So, what is the deal? Why does this dressing have this name throughout Sweden? Is it named after the US state? Or, perhaps, are it and the US state somehow named after the same thing in Sweden? (This is not a difficult theory to come up with for a kid who grew up in “New” York, a city that had once been known as “New” Amsterdam, across the river from “New” Jersey). Is the Rhode Island in the US a “new” Rhode Island? Is there an old one somewhere in Sweden (and do they make salad dressing there?).

While an interesting theory, a little bit of Googling told me that it is not the case. While there is, in a sense, an old Rhode Island, it is the Isle of Rhodes, in the Mediterranean – which early explorers found an island in the bay of the state someday to bear that name vaguely reminiscent of. So, no shared Swedish origin of the name. And, while both the state and the dressing could still possibly be named after that Mediterranean island, it seems unlikely. The explorers saw reddish clay hills on both that island in the Mediterranean and the nascent US state. Reddish clay is really not an evocative substance for beige lettuce sauce.

So, what is the story? I asked the maker of the most popular Rhode Island dressing brand in Sweden, Felix, why the dressing had that name. I got the following response:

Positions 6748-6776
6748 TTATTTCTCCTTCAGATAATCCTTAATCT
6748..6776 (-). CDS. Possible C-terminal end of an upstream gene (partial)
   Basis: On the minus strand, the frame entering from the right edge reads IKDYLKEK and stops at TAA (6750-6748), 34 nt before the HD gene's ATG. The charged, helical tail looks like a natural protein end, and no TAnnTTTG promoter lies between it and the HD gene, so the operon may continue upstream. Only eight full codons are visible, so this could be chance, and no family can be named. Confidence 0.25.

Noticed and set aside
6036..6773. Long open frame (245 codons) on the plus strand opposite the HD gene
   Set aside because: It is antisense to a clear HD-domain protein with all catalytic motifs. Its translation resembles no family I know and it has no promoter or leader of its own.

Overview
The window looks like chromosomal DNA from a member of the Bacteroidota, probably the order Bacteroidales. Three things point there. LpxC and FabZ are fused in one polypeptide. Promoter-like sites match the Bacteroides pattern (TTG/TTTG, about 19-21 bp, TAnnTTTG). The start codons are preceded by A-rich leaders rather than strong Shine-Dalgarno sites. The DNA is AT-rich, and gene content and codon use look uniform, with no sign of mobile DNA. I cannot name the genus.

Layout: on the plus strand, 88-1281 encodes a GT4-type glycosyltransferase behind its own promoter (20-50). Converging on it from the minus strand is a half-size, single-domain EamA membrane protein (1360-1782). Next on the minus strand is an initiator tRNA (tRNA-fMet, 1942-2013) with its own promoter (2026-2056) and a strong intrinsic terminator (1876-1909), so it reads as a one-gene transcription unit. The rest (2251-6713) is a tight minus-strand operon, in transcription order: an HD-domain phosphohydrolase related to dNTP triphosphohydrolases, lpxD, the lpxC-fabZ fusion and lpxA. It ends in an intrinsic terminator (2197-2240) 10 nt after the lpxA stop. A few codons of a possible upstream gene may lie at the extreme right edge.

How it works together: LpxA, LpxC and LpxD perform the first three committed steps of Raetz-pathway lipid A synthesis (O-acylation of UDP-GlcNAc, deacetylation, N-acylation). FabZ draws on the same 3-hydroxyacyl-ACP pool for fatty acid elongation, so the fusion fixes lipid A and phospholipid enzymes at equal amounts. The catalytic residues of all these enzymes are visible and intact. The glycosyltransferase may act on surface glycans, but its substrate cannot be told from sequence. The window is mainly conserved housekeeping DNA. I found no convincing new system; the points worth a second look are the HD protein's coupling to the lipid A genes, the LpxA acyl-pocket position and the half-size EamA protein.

Dear Ken,

Thank you for your e-mail and how nice to hear that you seem to appreciate our products!

Classic Rhode Island sauce has actually nothing to do with the state of Rhode Island in the US. It is a Swedish innovation by our well-known Swedish chef Tore Wretman. Wretman was also one of the founders of the Academy of Gastronomy. Tore came up with the basic recipe of Rhode Island Dressing which since then has been developed in many ways.

I hope you enjoy living in Sweden 🙂

Have a wonderful day!

Best regards,

Orkla Foods Sweden

Okay. Is it not immediately obvious that they – despite the interesting response – did not answer my question?

And when I went to Tore Wretman's Wikipedia page, this creation of his was not even deemed important enough to mention.